Thursday, June 12, 2014

Fathers be Good to your Daughters & Sons

I always get a little teary and deeply touched when I see a dad walking along holding the hand of his young daughter or son. I sometimes eavesdrop on their conversations and delight in their laughter and banter. There is no more secure time in your life as when you are holding your dad’s hand, skipping along with crazy legs and not a care in the world.

My own dad did not have a lot of time to hold my hand and skip a long. He was a World War II veteran who worked long hours to provide for his family and often came home exhausted. He wasn’t usually in a frame of mind to deal with four rambunctious kids.

At times, dad came home in a good mood and he was relaxed and chatty. I would hang on his every word as he told us interesting tales about his childhood or other funny stories and jokes. My dad was also an expert carpenter, letting me help at a young age with projects that taught me building skills I have used all my life. I also loved the impromptu family Sunday outings my dad would initiate for French fries or ice cream at our favorite fast-food restaurants. It was these special, out-of-the-ordinary things we did with dad that made a lasting impression on me.

While I largely remember my dad for these fun times, I simply never expected him to care for me the same way my mother did. During my childhood, parental roles were more rigidly defined as father, breadwinner; mother, stay-at-home mom and caregiver. It was a model that worked well enough for a while, but due to sweeping social and economic changes, parental roles began to evolve and today they look quite different from baby boomer times. Fathers have also awakened to the importance of their roles and want to care for their sons and daughters more actively on a day-to-day basis, not just for the special or fun times. 

As I was writing this story, I came across a blog by Scott Behson called Fathers, Work and Family. He talks about his involvement in the everyday work of raising a child and creating space for special times and moments. I liked his opening statement, “If we want to be remembered as good dads, we have to both put in the hard work of being a good father and also carve out time for fun, memorable shared experiences with our kids.”


Behson's two pieces of advice are:

1.) “Do the everyday, sometimes unnoticed work of being a good father.” While the day-to-day humdrum of homework, baths, discipline, and care-giving are “less glamorous,” they are extremely important and create a constant, loving presence in kids’ lives.

2.) “Punctuate the everyday with occasional bursts of something memorable.” These are the special things you do together with your kids, the interests you share, the impromptu outings, and memories you look back on and still smile about.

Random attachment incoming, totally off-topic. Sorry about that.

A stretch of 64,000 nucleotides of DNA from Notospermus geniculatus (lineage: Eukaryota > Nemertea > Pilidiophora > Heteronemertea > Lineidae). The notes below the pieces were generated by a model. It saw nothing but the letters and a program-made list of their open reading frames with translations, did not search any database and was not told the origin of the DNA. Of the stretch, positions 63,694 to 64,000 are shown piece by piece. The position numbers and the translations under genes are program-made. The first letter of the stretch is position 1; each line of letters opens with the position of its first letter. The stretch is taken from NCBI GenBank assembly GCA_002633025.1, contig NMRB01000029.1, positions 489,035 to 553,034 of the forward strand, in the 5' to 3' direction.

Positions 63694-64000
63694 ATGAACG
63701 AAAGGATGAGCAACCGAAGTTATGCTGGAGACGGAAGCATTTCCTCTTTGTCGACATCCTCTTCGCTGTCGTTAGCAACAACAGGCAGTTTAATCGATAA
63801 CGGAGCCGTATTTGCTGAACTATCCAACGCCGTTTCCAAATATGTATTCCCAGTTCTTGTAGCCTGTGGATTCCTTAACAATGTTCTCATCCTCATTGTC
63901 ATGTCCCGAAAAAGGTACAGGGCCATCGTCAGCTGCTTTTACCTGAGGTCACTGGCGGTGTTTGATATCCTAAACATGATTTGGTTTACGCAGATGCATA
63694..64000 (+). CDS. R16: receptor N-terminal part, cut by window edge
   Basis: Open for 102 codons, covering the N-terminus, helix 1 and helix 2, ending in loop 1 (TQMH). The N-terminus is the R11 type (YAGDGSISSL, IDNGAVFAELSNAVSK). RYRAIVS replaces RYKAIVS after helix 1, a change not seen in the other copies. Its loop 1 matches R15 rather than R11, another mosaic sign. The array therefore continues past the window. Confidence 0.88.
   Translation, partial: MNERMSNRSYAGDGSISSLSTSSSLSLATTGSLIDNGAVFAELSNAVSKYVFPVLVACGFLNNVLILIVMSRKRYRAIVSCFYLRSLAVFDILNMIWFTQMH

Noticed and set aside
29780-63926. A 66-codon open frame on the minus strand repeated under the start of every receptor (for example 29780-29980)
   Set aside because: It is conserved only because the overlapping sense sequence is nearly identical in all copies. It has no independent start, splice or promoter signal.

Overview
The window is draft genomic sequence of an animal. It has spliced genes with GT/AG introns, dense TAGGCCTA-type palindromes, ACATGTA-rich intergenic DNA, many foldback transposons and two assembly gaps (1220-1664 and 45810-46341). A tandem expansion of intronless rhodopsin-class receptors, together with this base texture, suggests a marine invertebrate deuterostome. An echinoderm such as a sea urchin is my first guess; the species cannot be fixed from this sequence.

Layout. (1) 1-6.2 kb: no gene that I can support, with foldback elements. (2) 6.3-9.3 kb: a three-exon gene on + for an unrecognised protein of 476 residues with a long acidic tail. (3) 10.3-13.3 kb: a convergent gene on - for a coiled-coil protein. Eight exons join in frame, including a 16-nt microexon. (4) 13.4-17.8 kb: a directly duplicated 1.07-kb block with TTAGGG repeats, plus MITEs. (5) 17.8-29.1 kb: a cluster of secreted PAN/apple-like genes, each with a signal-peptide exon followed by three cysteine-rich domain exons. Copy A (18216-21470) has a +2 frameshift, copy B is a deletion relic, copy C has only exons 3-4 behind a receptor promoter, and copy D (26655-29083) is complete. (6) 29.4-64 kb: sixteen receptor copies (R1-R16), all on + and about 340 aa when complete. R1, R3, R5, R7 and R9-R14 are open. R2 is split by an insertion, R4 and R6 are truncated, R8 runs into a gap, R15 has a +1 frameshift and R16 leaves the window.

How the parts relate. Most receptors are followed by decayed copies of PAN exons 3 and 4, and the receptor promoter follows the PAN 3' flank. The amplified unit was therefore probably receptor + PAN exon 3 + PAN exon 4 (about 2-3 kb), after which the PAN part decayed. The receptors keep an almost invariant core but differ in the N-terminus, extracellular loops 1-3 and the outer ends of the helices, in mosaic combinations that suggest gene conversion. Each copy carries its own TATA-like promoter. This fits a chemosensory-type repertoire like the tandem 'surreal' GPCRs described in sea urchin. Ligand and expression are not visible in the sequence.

To read more on Scott Behson's blog, go to Fathers, Work and Family.

There’s also good solid evidence about how important the roles of fathers are in the lives of children. Research conducted by the U.S. Department of Health and Human Services has shown that children with nurturing, involved, and playful fathers reaped tremendous emotional, cognitive, and social benefits into adulthood. Children who develop special bonds with their dads: 
  • Have strong verbal and cognitive learning skills
  • Achieve early and continued academic success 
  • Develop better social connections with peers and friends 
  • Become emotionally healthy, stable adults that can handle stress 
  • Feel confident about exploring the world around them 
  • Possess solid self-esteem and an ability to make the good choices in life
Wouldn’t every dad want all this for his children? You bet!

My simple advice to dads is to get involved as much as possible with their kids. Carve out a niche with your daughter or son. Honor the differences in your children and figure out what each child needs to feel secure and enjoy being with you.
  • Find an interest to share
  • Play games together – sports or board
  • Make time to just talk
  • Build something together – a Lego or yard project
  • Go out for a meal together at a favorite restaurant
  • Comfort their bumps and bruises with tenderness
  • Don’t be afraid to show affection
  • Hold hands and skip
  • Put your smartphone away and devote your sole attention to your child
  • Do something completely unexpected now and then

It wasn’t until I was an adult that I realized the important role my dad played in my life and understood that, sure, it could have been bigger and better. Dads today don't have to fit the defined roles of the past and they have many resources and ways to make times with their kids meaningful and fun.

Happy Father's Day!
Debbie School, FUNdamentally Toys

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